It became apparent that essentially my job description was to keep the other guests company. Someone to play board games, cook dinner, have a chat or a sing along [basically a long list of doing the things I already enjoyed], the only requirement, that I improve my Spanish. My mornings consisted of bargaining with myself until I could drag myself out of bed to turn the heater on [did I mention the snow], I’d walk out of my room to the smell of freshly made bread and brewed coffee [the doing of a Argentinean angel I encentially communicated with by hand motions and laughter] and then with the pitter patter of small feet I would stroll down the dirt road and attempted to catch the bus.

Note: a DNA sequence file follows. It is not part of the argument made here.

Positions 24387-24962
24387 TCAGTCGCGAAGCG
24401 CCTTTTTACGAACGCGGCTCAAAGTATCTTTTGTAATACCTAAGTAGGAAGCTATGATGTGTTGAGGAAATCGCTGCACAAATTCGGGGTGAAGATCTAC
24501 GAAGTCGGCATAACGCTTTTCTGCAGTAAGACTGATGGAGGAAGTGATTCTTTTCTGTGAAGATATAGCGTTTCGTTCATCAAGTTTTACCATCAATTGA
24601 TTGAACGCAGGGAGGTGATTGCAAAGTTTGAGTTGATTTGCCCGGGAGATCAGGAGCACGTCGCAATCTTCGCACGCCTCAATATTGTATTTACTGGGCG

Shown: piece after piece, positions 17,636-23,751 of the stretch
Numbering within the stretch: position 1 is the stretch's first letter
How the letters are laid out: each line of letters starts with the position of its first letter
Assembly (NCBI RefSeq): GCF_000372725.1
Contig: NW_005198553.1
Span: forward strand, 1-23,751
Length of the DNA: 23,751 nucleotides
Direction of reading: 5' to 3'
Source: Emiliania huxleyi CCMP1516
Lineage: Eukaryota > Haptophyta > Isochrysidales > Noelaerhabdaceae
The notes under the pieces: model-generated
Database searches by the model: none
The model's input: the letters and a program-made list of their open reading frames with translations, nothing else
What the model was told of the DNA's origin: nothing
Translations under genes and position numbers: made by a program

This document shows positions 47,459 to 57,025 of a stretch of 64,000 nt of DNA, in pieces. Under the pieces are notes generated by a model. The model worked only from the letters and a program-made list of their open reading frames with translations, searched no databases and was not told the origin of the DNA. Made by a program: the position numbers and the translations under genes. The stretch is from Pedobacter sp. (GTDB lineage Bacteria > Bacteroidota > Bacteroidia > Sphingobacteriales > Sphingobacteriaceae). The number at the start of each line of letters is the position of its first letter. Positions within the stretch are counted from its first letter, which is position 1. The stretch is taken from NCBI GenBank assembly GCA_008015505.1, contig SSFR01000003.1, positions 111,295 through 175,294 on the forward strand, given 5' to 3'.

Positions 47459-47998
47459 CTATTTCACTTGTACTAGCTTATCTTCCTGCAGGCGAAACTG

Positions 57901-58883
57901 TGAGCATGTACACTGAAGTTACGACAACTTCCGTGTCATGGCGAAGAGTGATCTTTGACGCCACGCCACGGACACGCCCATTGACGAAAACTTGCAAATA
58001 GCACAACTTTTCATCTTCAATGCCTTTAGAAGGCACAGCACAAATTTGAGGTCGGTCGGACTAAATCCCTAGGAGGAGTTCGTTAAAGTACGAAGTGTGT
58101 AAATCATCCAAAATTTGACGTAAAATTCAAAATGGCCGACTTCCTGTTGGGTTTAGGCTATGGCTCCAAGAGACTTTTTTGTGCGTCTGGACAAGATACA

Some days it was like catching a bus in Tasmania [20 minutes late] and other days it was a wonder I ever made it to class. Perpetually terrified of missing the only bus, I was always there at 8:10, every day. Some days I had company, the cute Border Colley who had adopted me, or the elderly lady picking blackberries from the ginormous bush behind my stop [secretly I think she was using me, because honestly I was double her height]. Some mornings the bus simply never rounded the corner, understandably as Bariloche was known for its' outstanding number of boutique breweries and the bus driver was definitely running on South American time, probably a little sore from the night before. But as I was no stranger of the thumb out tactic, I started scoring my rides to school in any manner of vertical that would stop for me. Now I know this sounds a little sketchy, but when everyone knows everyone, you are in pretty good hands.